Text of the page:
It also said 72 people from Aleppo, Idlib, and Damascus "who were involved in the latest events but didn't commit crimes, gave themselves up with their weapons to the authorities Wednesday."
Opposition groups, including members of the rebel army, say al-Assad's government has been trying to mar their efforts with false accusations of links to terrorism.
While the rebel army says its ranks are populated by those who defected from Syria security forces, al-Assad labeled them criminals.
"It's not an army, first of all, and it's not free because they get their arms from different foreign countries," he said in the interview.
"That's why they are not free at all -- they are a bunch of criminals who have been violating the law for years and have been sentenced in various criminal cases. There are religious extremist elements among them, like those from al Qaeda."
Al-Assad dismissed the enormous international pressure put on him to end the violence and step down, vowing that Syria would not bow on any issue.
The United States, the European Union and the United Nations have targeted Syria with a number of economic sanctions targeting al-Assad and his government.
Al-Assad acknowledged the sanctions have had an adverse affect on Syria's economy.
"The world doesn't consist just of Europe and the United States, and we find alternatives which allow us to overcome these difficulties. We can support small and mid-sized business, the basic element of our economy is agriculture, and it's hard to affect it with sanctions," al-Assad said.
He also called a boycott of recent parliamentary elections by the opposition a failure.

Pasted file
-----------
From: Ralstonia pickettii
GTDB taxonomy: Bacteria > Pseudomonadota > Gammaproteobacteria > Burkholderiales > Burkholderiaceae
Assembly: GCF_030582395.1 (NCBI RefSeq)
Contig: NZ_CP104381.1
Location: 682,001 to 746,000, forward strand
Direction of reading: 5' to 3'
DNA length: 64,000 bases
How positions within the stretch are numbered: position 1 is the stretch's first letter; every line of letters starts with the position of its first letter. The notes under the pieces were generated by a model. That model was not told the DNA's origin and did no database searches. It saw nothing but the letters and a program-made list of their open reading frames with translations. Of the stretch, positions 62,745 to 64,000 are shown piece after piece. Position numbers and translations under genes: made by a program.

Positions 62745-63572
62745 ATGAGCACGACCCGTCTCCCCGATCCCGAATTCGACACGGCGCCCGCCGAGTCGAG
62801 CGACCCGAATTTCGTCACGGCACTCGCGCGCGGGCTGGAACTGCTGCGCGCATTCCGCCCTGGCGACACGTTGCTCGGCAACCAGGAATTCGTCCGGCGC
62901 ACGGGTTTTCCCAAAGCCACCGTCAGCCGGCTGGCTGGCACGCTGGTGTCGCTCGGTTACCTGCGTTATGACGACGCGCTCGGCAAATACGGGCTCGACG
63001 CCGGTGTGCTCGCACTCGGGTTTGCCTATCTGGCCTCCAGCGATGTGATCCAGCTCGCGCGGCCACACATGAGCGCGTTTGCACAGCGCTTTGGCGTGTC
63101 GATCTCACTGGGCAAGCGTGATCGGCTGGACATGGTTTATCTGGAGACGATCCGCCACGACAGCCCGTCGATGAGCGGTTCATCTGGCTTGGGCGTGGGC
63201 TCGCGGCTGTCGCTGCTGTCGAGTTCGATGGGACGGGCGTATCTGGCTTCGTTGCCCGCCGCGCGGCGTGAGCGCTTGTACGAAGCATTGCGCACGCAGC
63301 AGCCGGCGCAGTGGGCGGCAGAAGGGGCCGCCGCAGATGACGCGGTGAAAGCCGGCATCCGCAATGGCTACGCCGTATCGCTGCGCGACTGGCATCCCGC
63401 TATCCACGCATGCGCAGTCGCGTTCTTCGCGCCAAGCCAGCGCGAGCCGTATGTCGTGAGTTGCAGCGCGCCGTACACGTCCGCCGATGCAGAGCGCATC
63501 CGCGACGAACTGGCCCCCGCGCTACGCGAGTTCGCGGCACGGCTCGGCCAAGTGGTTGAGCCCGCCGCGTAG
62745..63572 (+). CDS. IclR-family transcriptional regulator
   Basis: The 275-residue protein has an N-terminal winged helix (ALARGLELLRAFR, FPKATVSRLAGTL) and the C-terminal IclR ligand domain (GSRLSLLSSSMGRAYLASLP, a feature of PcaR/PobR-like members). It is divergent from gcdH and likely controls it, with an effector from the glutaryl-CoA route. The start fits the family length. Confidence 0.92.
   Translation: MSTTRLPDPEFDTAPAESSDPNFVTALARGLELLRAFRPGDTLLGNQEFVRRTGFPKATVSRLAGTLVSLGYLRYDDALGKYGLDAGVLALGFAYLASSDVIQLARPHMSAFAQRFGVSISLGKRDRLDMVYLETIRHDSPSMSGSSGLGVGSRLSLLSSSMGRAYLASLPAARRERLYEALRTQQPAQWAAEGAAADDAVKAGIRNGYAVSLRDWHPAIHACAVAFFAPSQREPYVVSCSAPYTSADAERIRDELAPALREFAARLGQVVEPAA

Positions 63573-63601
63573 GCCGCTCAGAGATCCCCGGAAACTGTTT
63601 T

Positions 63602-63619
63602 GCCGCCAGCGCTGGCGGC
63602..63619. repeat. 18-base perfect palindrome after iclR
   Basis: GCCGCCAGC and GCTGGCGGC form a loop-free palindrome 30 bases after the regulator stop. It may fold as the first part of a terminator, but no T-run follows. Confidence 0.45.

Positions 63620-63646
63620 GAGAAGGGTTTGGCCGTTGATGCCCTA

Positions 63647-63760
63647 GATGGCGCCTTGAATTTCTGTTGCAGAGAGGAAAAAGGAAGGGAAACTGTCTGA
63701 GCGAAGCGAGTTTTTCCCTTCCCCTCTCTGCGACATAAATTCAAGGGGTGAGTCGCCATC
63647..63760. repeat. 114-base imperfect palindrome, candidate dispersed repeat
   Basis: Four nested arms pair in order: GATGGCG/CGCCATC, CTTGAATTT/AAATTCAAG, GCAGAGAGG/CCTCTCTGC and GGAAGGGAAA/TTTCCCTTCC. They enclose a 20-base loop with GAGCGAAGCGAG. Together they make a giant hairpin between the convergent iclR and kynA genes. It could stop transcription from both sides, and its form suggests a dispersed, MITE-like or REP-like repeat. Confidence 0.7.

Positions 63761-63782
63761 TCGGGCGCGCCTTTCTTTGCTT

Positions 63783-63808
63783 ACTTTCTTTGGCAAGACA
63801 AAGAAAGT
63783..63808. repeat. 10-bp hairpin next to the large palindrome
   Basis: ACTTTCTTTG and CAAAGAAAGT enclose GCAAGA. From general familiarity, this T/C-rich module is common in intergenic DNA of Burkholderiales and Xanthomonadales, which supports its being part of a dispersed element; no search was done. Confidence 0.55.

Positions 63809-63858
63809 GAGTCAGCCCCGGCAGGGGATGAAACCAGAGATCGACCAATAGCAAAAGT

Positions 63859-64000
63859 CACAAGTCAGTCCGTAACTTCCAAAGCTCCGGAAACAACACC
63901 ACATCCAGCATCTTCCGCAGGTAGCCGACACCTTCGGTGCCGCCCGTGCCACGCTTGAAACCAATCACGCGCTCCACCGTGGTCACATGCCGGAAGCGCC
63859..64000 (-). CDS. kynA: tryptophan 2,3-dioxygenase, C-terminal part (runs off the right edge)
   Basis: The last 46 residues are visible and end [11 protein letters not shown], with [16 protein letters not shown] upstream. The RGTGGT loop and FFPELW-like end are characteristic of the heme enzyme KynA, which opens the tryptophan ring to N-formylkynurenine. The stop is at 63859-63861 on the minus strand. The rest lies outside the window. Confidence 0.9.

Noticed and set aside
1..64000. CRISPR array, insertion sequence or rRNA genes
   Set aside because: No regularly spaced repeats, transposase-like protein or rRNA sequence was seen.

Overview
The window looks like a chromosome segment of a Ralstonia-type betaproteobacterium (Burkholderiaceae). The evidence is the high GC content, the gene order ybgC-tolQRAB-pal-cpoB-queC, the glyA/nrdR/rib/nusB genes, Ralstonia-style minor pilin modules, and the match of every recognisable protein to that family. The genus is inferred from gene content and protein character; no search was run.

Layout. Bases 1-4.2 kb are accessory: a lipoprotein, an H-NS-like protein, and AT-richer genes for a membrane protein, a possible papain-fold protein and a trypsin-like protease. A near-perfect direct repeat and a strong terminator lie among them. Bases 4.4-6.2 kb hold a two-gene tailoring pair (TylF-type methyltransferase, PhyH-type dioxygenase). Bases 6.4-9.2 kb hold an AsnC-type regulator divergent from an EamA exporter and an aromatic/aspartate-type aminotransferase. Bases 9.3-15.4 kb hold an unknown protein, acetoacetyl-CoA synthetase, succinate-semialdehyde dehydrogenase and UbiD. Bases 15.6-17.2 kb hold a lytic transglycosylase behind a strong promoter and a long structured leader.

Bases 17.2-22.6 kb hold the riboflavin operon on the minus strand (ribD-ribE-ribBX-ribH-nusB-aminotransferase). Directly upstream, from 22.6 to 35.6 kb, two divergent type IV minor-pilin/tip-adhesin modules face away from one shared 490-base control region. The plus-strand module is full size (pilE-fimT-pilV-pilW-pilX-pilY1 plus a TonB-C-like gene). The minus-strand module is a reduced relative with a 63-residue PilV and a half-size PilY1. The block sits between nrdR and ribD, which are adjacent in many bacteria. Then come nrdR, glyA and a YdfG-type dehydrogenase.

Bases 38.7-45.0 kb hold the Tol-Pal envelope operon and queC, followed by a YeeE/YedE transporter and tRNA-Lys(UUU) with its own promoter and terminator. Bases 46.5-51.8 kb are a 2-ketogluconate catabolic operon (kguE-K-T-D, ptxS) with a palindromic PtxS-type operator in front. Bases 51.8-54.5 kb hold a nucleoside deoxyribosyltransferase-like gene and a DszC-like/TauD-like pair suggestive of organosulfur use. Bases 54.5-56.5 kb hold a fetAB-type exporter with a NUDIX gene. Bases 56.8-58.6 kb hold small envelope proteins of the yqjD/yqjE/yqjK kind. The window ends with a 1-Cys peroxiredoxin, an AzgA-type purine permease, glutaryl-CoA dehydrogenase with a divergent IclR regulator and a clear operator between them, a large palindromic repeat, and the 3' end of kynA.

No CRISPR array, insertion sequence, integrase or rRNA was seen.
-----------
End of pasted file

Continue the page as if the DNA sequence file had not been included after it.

"It seems to some people that if we conducted the reforms earlier, the situation would have been better now. It's not right for one reason -- terrorists spit on reforms. They are not fighting for reforms, they are fighting to bring terror," he said.
Meanwhile, the U.S. government distanced itself from a Washington Post report that said more and better weapons are making their way into the hand of Syrian rebels.
The newspaper, citing unnamed officials and opposition activists, reported the arms are being paid for by Persian Gulf nations and coordinated in part by the United States.
"The United States has made a decision to provide nonlethal support to civilian members of the opposition," Victoria Nuland, a State Department spokeswoman told reporters Wednesday. "... But with regard to any assertions with regard to lethal, we are not involved in that."
The United States has expressed reservations about arming rebels, citing division among the opposition.
Meanwhile, division among Syrian opposition groups deepened Thursday with the Syrian National Council, widely perceived by Western countries as the primary coalition for the opposition, coming under fire by a leading opposition activist group.
The LCC called the national council a "failure," saying it will withdraw from the group. The council has been under fire for failing to unify the opposition groups and bring in international support.